Individual ignorance cannot take sole blame. Recent years have seen mounting pressure on social networking companies to cull the spread of viral misinformation. Despite widespread criticism of the flourishing of anti-vax content across YouTube and Facebook-owned platforms in 2019, it seems that Facebook’s introduction of an aggressive policy to crack down on anti-vax activism and other online hoaxes had a relatively limited impact in reducing the spread of political disinformation across the platform. NGO watchdog The Center for Countering Digital Hate (CCDH) published a report last year concluding that Instagram’s algorithmic recommendations pushed users towards COVID misinformation, as well as anti-vaccination and even antisemitic material. Twitter has also faced criticism for its failure to police the misinformation that spreads on its platform, and WhatsApp has long-held an infamous reputation as a channel for accelerating the proliferation of conspiracy theories. Whether or not platforms themselves can be trusted to restrict content promoting false information and conspiracy theories posing as fact-based resources is in doubt.
Yet that is not to say that social media activism is ineffective. Such activism and advocacy can be powerful when it doesn’t start and stop on social media – digital activism has helped both share and organise critical watershed moments in the last decade, including the 2011 Arab Spring, Puerto Rico’s Ricky Leaks and the 2019 Iranian protests.
A post shared by So.Informed (@so.informed)
Jess Natale, the creator behind the account So.Informed (which has amassed 2.8 million followers) further defended social media activism as an entry point to real-world engagement in an interview with Vox: ‘I’m trying to appeal to the apolitical people, the ones who’d rather stay out of it and enjoy, like, mimosa pictures,’ she explained. ‘I’m also trying to reach women my age, millennials who aren’t participating in the conversation because they don’t know where to start.’
And everyday average users are not the only ones getting involved in the posting frenzy. As tensions in the Israel-Palestine region escalated last May, in the midst of a dizzying number of Instagram stories swamped with infographics about the evolving conflict in Gaza, the Israel Defence Forces began sharing infographics responding to pro-Palestinian accounts. It seems that even governmental bodies and military forces are now capitalising on the format of simplistic, aestheticized activism. This phenomenon of state-sponsored activism is yet another example of the ease with which calculated political disinformation can be misrepresented as an impartial resource to an online audience, with the IDF pushing the message that they have ‘no desire to harm civilians in Gaza’. The IDF has since continued to push out infographic-style content across their online platforms, in what they seem to believe to be an effective form of political messaging.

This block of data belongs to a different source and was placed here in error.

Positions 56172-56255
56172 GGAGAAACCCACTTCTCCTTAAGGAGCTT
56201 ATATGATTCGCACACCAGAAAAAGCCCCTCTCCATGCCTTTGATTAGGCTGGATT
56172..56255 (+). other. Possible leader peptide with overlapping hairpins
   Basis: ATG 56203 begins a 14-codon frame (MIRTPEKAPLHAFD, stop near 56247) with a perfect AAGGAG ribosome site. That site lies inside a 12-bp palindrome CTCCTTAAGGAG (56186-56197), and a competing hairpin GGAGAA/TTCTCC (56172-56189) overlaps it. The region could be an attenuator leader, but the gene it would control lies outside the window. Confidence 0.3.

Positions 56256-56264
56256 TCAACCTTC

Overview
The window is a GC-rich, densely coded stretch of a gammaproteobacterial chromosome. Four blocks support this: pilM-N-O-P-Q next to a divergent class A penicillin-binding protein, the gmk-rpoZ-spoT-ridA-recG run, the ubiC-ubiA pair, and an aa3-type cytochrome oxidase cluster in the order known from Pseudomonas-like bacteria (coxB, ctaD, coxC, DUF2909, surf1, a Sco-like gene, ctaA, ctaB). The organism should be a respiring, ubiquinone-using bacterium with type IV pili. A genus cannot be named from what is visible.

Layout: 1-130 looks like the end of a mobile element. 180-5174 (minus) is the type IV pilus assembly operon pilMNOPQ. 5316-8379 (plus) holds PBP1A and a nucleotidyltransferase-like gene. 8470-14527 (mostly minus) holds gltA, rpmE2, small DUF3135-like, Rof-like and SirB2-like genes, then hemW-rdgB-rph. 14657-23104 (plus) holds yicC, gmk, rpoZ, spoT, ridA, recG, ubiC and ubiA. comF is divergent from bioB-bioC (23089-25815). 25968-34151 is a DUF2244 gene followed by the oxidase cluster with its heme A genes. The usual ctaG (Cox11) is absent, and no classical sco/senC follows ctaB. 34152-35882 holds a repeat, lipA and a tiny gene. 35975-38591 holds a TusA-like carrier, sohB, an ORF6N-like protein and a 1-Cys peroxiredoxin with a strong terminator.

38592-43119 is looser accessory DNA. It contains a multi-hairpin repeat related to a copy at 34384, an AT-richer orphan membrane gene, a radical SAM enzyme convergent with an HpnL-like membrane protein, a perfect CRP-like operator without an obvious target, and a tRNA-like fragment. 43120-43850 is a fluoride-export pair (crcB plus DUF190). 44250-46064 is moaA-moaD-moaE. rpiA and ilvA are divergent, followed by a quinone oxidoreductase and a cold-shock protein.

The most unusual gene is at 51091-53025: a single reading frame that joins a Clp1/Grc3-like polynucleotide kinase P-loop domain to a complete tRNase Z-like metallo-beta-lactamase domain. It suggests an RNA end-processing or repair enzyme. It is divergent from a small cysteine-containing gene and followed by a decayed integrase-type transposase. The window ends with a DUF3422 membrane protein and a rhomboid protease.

In the wake of the Russian invasion of Ukraine, graphics advertising support for Ukraine and videos of the violence have again been popularised. Celebrities like Salma Hayek donned Ukraine-coloured outfits for Fashion Week. Profile pictures have even been changed to the Ukrainian Flag, in a collective action eerily reminiscent of the controversial #BlackOutTuesday, where for one day Instagram users vowed to abstain from posting (other than a solid black square). At the height of 2020, collective actions like these faced significant backlash as an act of virtue signalling, irrelevant to the legitimate cry for racial justice.
Barack Obama challenges 'woke' culture https://t.co/La6B8QrRfD
Barack Obama has even weighed in on the issue, voicing his view that social media activism, and the associated ‘woke’ culture driving it, cannot act as a substitute for in-person community organisation. He noted that for some, the way to enact change ‘is to be as judgmental as possible about other people, and that’s enough. That’s not activism. That’s not bringing about change. If all you’re doing is casting stones, you’re probably not going to get that far.’
Featured Image: Bristol Post